There is a whole vampire Justice League on the Batman: Red Rain trilogy world, indicating things went much more poorly than the end of the series indicated.

    I wish I wasn’t at work so I could flip back through and jog my own memory. This was literally chocked full of brilliant ideas.

  3. Also, since Mark posits the question about what a post-Convergence DCU may look like, I do have a few theories on new books:

    JSA returning (as one of the 7 currently unnamed worlds, with its own book, but named after JSA and not whichever Earth it resides on):

    Birds Of Prey relaunch with something like Bluebird, Spoiler, and Julia Pennyworth in the Oracle role alongside a few classic members like maybe Batgirl and Black Canary

    • Oh that’s bold – the BoP, prediction, I mean. That’d be super fun, but I’d hope they could some how incorporate Black Canary and Starling too. After those first like 6 or 7 issues of DS’s Birds of Prey, I’ve just wanted to see more of those bad-ass ladies. Supplement them with those three you just mentioned – baby, you got yourself a stew goin’.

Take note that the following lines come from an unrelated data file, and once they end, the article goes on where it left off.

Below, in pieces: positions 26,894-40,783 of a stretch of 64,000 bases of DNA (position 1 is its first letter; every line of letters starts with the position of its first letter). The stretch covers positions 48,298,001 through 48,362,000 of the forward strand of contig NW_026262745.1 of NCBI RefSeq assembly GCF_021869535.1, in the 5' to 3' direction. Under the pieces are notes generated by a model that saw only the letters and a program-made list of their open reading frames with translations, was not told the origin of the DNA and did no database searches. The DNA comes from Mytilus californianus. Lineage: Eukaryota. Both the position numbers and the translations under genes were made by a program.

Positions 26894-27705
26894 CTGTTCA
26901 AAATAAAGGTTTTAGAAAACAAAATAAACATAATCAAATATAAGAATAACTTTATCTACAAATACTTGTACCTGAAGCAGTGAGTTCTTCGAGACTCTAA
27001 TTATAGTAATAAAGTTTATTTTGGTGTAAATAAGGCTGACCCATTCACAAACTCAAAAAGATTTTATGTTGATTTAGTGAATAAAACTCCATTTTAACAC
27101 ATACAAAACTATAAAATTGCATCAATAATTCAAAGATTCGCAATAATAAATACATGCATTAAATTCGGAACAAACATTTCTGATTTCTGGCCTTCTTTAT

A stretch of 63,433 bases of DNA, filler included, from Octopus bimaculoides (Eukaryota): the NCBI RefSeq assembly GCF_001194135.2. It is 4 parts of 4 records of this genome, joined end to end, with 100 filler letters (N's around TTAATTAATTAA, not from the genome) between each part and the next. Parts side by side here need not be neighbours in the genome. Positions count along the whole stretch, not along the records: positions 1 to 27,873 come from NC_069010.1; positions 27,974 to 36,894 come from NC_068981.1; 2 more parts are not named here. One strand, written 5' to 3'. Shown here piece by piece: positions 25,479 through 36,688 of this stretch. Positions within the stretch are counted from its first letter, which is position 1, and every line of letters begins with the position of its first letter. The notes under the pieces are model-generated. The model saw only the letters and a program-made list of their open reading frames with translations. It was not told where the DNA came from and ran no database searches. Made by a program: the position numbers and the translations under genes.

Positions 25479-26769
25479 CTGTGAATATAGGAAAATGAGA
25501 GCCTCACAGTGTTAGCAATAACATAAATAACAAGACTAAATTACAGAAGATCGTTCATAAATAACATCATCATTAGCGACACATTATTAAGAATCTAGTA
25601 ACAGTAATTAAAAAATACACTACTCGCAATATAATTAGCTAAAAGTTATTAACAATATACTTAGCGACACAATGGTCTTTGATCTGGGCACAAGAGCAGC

4. I could see it going either way. Right now we’ve got 3 issues left, and DC’s solicitations for each issue list the Earths that are featured in each particular issue. “The 7 Unknown Worlds”: 14,24, 25,27,28, 46 and 49 are not listed for any of the last 3 issues. If we are to trust this – which I don’t completely – then we won’t see any of those Earths in the remainder of the series. I believe that Morrison will use at least one of them however, maybe even make it an essential piece of the story’s conclusion.